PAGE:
All five SEC commissioners voted to implement a new market surveillance system, which would provide more detailed information on stocks and trades.
Under the proposals, real-time data on quotes and orders for shares would be fed back to a central regulator to enhance analysis of sudden falls in the market.
The Dow Jones index fell by nearly 1,000 points on May 6th in what has become known as the âflash crashâ.
Mary Schapiro, SEC chairman, said that the system âwould allow us to rapidly reconstruct trading activity and to quickly analyze both suspicious trading behaviour and unusual market eventsâ.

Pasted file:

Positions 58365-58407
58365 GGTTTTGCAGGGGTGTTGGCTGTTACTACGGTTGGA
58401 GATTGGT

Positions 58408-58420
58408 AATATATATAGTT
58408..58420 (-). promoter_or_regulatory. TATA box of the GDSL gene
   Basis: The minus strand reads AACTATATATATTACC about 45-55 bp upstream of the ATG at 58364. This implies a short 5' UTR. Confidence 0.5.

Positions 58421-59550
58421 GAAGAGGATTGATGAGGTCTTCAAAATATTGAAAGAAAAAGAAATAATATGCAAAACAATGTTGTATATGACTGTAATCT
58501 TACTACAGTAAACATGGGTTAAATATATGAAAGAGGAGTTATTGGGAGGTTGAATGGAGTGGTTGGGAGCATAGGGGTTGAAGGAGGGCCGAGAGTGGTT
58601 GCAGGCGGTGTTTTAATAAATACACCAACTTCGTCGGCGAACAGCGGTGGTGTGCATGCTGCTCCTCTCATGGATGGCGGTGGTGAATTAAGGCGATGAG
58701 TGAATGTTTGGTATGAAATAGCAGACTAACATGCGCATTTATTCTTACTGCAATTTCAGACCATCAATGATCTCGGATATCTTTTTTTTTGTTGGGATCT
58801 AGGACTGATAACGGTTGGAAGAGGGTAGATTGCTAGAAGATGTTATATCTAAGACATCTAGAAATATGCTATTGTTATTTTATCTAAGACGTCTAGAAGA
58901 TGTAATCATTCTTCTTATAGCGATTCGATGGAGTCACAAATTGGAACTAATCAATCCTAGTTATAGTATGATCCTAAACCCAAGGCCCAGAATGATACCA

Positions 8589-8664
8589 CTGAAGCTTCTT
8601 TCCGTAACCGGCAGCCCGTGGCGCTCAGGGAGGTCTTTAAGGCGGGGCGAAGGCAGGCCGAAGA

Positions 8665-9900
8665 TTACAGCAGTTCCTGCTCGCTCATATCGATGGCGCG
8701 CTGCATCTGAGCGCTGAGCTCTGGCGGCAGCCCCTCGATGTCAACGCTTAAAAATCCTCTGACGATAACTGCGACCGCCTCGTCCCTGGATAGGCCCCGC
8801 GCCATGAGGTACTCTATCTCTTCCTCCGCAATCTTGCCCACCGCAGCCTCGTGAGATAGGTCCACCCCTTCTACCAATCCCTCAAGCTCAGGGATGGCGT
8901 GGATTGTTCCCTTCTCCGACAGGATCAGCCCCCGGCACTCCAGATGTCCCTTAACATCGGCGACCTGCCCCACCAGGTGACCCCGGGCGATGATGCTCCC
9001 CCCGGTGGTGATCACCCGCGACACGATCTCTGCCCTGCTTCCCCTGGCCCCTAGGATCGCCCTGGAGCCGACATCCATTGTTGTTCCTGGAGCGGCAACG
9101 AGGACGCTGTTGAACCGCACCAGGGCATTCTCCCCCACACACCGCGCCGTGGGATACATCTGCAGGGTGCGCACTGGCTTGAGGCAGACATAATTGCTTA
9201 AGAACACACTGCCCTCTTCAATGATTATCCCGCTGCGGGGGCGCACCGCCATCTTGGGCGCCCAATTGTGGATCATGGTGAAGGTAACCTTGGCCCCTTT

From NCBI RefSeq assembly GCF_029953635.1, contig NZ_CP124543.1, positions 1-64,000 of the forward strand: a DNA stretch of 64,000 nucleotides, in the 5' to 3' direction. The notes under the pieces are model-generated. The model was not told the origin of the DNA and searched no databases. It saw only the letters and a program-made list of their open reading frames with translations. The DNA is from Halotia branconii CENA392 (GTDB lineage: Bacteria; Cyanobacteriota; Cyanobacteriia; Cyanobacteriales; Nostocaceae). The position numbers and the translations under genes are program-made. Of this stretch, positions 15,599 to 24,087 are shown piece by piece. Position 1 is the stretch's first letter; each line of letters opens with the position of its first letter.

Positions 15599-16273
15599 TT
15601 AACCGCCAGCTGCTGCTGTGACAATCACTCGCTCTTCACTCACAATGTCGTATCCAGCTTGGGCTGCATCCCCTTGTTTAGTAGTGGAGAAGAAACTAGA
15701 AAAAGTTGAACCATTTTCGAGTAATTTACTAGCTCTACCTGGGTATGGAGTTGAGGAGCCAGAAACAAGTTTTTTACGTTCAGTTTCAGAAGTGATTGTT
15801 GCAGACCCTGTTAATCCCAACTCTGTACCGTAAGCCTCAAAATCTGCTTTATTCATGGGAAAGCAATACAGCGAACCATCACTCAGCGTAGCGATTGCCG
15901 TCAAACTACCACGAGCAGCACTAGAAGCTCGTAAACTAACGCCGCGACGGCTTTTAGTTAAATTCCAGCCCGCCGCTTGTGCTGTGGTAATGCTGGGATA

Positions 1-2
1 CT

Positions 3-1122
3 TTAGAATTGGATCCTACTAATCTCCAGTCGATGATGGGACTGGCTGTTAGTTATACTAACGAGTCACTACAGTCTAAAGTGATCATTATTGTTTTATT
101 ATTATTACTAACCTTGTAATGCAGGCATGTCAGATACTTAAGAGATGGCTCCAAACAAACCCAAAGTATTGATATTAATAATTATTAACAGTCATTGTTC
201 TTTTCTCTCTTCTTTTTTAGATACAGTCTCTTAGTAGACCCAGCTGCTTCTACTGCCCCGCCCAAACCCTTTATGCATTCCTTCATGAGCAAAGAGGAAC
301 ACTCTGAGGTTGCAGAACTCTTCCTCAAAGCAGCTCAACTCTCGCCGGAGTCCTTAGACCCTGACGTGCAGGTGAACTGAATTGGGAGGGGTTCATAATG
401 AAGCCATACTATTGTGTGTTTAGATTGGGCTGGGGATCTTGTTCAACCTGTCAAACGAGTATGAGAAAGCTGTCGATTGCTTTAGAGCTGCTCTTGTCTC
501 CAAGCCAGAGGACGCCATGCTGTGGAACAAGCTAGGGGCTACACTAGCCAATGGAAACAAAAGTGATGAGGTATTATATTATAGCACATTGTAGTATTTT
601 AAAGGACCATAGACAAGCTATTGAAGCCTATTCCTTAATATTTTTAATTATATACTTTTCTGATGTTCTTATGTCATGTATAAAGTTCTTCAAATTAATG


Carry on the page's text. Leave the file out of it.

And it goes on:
Dr John Bates, chief technology officer at Progress Software, backed the decision by the US regulator.
âWe wholeheartedly support the SEC's intention to improve real-time market surveillance and establish a consolidated audit trail system.â
He added: âWhile it's always been a concern that regulators do not have real-time access and monitoring capabilities for all securities market data, it is very encouraging to see that they are about to address the issue.â
The SEC has estimated the cost of establishing a new system at $4 billion.
By Jim Ottewill